Welcome to Top of the Crops! Today, you will learn about growing olives in a polytunnel. Discover professional tips and advice on how to grow olives in the UK with us, and for further gardening advice, check out Polytunnel Gardening.
Olive trees are of course staple crops of Mediterranean climate zones. They are sometimes grown in the UK and our changing climate is making that increasingly more viable for many gardeners. However, growing olive trees that actually fruit is more challenging. A polytunnel can make that a little easier and more within reach for gardeners in the British Isles.
Olive trees, Olea europaea, are small, evergreen trees or shrubs native to the Mediterranean basin. They produce small, green fruits that must be processed before they can be eaten. These have been used as a food source in their native range for thousands of years and are now enjoyed in many regions around the world.
Though not ideally suited to our climate zone, olives can be grown here as long as the right placement is chosen and the right growing methods are employed. The key is to mimic Mediterranean conditions as closely as possible.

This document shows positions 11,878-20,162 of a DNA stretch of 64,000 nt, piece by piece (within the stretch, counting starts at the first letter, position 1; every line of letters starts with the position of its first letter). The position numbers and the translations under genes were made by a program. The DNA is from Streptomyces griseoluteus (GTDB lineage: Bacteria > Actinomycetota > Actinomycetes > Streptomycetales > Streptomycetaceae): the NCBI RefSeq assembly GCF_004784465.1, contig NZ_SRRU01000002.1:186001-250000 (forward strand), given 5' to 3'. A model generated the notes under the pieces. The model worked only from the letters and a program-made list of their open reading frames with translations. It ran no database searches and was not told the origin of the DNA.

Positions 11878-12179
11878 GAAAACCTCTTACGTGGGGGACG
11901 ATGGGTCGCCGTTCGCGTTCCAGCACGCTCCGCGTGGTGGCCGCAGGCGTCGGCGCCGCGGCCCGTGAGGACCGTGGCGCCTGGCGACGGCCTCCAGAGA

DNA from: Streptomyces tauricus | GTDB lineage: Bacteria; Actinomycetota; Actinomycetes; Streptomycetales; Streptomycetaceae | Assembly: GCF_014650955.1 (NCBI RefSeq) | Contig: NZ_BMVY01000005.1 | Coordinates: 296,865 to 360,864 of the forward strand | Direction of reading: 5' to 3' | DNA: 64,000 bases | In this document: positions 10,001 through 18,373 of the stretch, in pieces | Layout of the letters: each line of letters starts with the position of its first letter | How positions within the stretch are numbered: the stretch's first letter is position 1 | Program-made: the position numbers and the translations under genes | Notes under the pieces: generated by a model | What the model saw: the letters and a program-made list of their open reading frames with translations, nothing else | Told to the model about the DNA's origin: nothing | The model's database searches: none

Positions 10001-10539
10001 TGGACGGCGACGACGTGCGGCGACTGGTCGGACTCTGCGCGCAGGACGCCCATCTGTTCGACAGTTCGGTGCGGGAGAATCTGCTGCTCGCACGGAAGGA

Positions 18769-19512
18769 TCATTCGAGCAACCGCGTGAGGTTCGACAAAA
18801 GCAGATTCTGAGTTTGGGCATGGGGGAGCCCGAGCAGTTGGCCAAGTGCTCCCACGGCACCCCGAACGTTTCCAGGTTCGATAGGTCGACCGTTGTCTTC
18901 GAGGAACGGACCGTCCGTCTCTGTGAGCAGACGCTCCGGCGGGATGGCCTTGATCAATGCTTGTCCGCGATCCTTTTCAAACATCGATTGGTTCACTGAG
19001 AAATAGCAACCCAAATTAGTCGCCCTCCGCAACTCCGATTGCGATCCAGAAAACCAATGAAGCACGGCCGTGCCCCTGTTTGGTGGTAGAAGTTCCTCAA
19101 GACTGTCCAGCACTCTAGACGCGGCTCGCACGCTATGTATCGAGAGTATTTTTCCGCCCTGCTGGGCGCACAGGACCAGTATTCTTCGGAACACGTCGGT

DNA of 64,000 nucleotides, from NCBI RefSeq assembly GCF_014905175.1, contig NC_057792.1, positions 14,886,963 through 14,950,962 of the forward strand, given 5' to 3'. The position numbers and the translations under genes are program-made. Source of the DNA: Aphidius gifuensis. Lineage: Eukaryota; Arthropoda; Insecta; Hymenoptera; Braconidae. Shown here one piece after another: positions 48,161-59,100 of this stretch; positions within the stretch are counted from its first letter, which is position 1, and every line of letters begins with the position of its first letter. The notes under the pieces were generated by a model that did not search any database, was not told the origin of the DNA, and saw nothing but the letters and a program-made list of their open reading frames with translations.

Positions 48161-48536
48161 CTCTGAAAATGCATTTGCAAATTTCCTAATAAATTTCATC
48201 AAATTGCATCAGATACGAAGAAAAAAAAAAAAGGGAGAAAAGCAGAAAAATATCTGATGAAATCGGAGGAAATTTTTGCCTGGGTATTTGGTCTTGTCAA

This means providing as warm and sunny a location as possible, with fertile and yet free-draining soil or growing medium. Olive trees will need 8 plus hours of sun each day – the more the better.
Olive trees can be grown outside year round in the ground in only the most southerly and sheltered of UK gardens. Often, they are planted in pots so that they can be moved indoors over the winter months and kept in a frost-free location.
An in-ground position is best where possible, however, which means that a polytunnel can be a good idea. The polytunnel can potentially keep an olive frost free, prevent waterlogging issues due to heavy rains, and provide the warm and sunny environment that these trees need.
First, choose an olive tree. You can purchase trees of many sizes, from small saplings to gnarled old beauties. Of course, the size and age of the tree will determine the cost.
Select a suitable planting location. If planting in the ground, dig a planting hole large enough to accommodate the root ball, so that the top of the root ball is just above ground level. Firm the soil back around the roots and water in your olive tree watering deeply and well but making sure that excess water can drain away freely.
Don't add compost or other soil amendments to the planting hole as a young olive tree must adapt to the native soil in order to thrive. However, you may wish to mulch around the tree to protect the soil and conserve soil moisture.